Content has proliferated and audiences are in the driving seat. How can brands win the attention of time-poor consumers in a content-rich environment? Google Director of Consumer Marketing for EMEA, Graham Bednash says that in spite of all the changes in communication and media, there is no substitute for great storytelling based on solid insights.
The fundamentals of great creative work never change - you have to find interesting, surprising ways of connecting with people and encourage them to spend time with your brand. But what’s clearly changed is how much time people have available. Attention scarcity is a big, big issue, which is making it harder and harder to cut through.
People are editors now; we call them viewers, readers and users, but they’re actually ruthless editors. With a mobile, they can just press stop and put it in their pocket. And with so much content and so many channels, how do you cut through and connect with people - how do you connect with a picky editor?
You’ve got to do something that becomes part of popular culture. It needs to add value to their lives in some way. It must be interesting, entertaining and ideally useful. To do that, you have to have a strong insight that’s rooted in the brand.
Because technology is reinventing the way people experience ideas, the other key thing is to create work where the media and creative ideas are developed in parallel. For me, this is the best way to ensure impact and creative innovation.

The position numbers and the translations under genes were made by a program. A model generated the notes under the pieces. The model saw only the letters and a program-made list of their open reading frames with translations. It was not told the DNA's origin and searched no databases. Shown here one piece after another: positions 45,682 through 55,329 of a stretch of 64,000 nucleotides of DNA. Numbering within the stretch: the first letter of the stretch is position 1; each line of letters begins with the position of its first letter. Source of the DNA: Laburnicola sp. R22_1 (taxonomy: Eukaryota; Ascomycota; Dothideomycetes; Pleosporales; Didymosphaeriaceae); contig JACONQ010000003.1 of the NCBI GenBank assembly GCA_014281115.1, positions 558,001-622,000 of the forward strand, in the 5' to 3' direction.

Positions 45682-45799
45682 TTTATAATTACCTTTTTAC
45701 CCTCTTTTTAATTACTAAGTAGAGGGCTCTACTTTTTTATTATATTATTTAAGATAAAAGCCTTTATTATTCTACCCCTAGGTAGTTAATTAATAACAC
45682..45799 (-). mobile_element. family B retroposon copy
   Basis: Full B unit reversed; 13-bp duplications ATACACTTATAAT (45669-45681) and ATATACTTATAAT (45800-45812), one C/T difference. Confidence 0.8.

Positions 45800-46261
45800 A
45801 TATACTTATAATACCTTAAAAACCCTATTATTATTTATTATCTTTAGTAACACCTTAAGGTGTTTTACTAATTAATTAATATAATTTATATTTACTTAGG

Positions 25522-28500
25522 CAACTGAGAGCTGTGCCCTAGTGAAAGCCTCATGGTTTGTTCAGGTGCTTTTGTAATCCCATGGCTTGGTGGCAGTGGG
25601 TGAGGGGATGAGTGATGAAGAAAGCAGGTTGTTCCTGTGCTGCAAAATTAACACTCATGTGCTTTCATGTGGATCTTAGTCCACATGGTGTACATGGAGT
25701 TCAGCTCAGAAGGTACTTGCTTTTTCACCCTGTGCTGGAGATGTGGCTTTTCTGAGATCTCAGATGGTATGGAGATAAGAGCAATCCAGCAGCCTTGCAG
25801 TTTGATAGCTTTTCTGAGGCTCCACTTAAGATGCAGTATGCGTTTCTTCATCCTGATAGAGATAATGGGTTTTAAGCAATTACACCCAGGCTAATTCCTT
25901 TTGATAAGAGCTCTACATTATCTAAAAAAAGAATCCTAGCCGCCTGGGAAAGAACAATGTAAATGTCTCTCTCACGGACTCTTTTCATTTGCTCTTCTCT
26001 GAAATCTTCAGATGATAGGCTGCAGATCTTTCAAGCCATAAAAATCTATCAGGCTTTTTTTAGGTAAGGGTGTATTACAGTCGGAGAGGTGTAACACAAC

I like ideas where technology gives people an experience rooted in a brand idea. For example, Wieden + Kennedy’s Honda R campaign enabled viewers to experience two different stories about the Honda R. It was based on the insight that men don’t want to accept they’re suburban dads, so the campaign let you experience the two sides of the guy’s life - routine and adventure. You could press R on the computer to see him delivering the kids to school and then press R again to see him in a car chase.
There are now so many amazing options for storytelling – long-form content, snackable, short-form content, BuzzFeed-style ‘tabloid’ content. Look at YouTube; watching and snacking on YouTube is now an everyday habit - that wasn’t the case even two years ago. I think the most interesting question now is how do you create really powerful content on a mobile, how do you get people to spend time with you on a mobile?
The thing I would advise someone starting off in the creative industry today is to ‘think like a journalist’. Because journalists know how to earn attention. Journalists know how to create content that connects to culture, that’s relevant, has an insight, a centre, a structure that draws people in. Journalists know how to create content at speed, and most critical of all, they understand that Social has to be built in to everything they do.